Our sobering analysis shows the world looks set to miss the UN’s flagship development goals for 2030 by a wide margin. That means millions of lives blighted unnecessarily by sickness, poverty, and death unless we see radical policy changes, say Arief Anshory Yusuf, Zuzy Anna, Ahmad Komarulzaman and Andy Sumner.
This week brought the UN International Day for the Eradication of Poverty on October 17th. In new analysis for UNU-WIDER, we assess progress towards the global poverty-related Sustainable Development Goals, specifically monetary poverty, undernutrition, child and maternal mortality, and access to clean water and basic sanitation. Our analysis then looks forward, making projections on the state of global progress over the coming years, up to the 2030 deadline for meeting the SDGs.
The short answer? It’s not looking good. Our findings show that economic growth alone will not be enough to end global poverty and meet the global poverty-related SDGs, which will be missed by a considerable distance. That’s just numbers – we need to remember what they mean in terms that are all too human: millions of lives blighted unnecessarily by sickness, poverty, and death.
‘The number of undernourished people will be higher in 2030 than in 2015, when the SDGs were agreed, reaching 665 million in 2030.’
These basic goals will not be achieved by 2030 without radical changes in policies to address national and global inequalities. Stronger emphasis is needed on inclusive growth and productive capacities (a.k.a. SDG 8) alongside social policy.
The lost decade returns?
In the 1980s, many developing countries experienced stagnant or declining progress on many indicators of standards of living, earning the decade the infamous ‘lost decade’ label. Our sobering new projections indicate we may face another lost decade in the 2020s unless urgent action is taken.
We make new projections across a set of poverty-related SDGs with a consistent methodology. We chose seven indicators based on their strong historic correlation to GDP per capita (which we test) and the existence of sufficient country-level data to make projections. This enables credible projections using the growth forecasts.
This year is halfway to the 2030 deadline, from 2015 when the SDGs were agreed. Further, our estimates use economic growth forecasts that take into account recent global shocks, such as the COVID-19 pandemic and the inflation shock triggered by the Ukraine war.
What do we find? Widespread failure to meet the set of poverty-related SDGs.
Here are the headline findings for countries of the Global South:
- Over 600 million people will remain in extreme poverty in 2030.
- The number of undernourished people will be higher in 2030 than in 2015, when the SDGs were agreed, reaching 665 million in 2030. More than one in five children will be stunted in 2030.
- There will be an increase in the number of people living in extreme poverty in Sub-Saharan Africa (SSA) and low-income countries (LICs), though most of world’s undernourished people will continue to be in middle-income countries.
- One in 10 of the population of developing countries will still lack access to clean water; one in three people in SSA and in LICs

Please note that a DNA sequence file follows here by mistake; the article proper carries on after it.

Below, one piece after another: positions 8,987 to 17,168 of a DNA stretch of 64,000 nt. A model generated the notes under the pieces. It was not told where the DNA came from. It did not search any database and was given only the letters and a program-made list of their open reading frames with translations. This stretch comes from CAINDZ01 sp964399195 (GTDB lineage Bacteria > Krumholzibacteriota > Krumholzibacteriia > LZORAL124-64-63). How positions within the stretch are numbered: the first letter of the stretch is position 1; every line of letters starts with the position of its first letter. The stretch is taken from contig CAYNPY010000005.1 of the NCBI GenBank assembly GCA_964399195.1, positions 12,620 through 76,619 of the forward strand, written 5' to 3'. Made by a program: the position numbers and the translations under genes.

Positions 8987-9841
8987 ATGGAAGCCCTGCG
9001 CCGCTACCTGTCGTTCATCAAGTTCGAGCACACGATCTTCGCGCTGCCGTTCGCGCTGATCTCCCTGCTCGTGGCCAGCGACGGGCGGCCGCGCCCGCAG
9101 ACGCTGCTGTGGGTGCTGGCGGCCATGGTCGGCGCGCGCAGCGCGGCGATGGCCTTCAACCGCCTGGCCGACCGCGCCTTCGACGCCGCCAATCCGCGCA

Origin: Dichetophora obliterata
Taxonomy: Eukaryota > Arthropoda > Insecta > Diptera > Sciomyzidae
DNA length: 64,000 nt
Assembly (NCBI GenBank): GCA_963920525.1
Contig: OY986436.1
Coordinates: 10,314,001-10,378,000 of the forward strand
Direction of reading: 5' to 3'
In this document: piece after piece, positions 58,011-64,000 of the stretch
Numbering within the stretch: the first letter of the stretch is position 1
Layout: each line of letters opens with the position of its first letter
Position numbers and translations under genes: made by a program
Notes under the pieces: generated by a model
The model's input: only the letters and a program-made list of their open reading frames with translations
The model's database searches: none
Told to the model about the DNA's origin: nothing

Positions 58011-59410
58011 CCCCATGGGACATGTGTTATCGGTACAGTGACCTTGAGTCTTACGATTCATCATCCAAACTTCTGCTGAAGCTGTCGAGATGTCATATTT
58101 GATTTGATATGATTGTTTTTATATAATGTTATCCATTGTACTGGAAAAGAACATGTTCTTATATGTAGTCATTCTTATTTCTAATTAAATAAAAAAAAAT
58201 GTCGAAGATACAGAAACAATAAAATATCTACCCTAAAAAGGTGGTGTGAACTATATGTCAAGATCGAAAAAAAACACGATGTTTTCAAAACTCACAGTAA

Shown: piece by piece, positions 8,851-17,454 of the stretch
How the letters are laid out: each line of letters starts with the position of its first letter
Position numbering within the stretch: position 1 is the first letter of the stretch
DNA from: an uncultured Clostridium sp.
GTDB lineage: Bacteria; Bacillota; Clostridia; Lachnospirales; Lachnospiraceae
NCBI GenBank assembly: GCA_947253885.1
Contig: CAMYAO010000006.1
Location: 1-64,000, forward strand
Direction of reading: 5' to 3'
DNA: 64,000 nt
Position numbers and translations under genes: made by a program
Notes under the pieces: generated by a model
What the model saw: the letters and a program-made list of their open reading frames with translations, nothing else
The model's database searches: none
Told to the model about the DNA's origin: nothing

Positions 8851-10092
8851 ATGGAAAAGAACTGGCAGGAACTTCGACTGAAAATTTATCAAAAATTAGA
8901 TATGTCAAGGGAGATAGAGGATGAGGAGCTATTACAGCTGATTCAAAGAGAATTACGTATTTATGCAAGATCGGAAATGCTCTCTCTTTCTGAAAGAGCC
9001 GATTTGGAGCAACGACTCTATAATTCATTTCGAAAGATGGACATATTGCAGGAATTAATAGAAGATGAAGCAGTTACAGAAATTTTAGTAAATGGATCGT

- More than one in five people in developing countries will still lack basic sanitation, with 2/3 of people in SSA and in LICs lacking access to basic sanitation
The findings are sobering. A potential ‘new lost decade’. The major constraint on growth and progress towards the SDGs will be debt-servicing, which will limit social and productive spending in the Global South between now and 2030.
‘Today’s trajectory demands a forceful, seismic shift
towards redistribution, nationally and globally.’
In fact, that is the root cause of this potentially catastrophic failure: the post-pandemic debt overhang and rising interest rates are triggering a new era of austerity across much of the Global South to ensure that debt repayments are met. This in turn is hampering governments’ abilities to raise incomes and spend what is need on the SDGs (and could delay essential climate adaptation investments).
What should be done?
Urgent policy action is required including urgent redistributive measures. To change course, we need urgent policy action on two fronts:
First, a stronger focus is needed on inclusive growth and productive capacities. Specifically, new international financing needs to be made available through debt relief or other forms of finance to expand fiscal space across countries of the Global South to ensure that a stronger focus on SDG 8 can happen. This financing should ensure social and productive spending expands, rather than contracts.
Second, that focus should entail redistribution alongside growth, through policies that build productive capacities, introduce, or expand income transfers to meet the extreme poverty target, and ensure sufficient public investment to meet the health, water, and sanitation SDGs.
In short, today’s trajectory demands a forceful, seismic shift towards redistribution, nationally and globally. It also requires new finance to flow to the Global South.
Facing lost decades past and present, radical policy changes now provide the only hope of ending global poverty and achieving the poverty-related SDGs.
This blog is adapted from a post on From Poverty to Power
Read the full paper: Will economic growth be sufficient to end global poverty?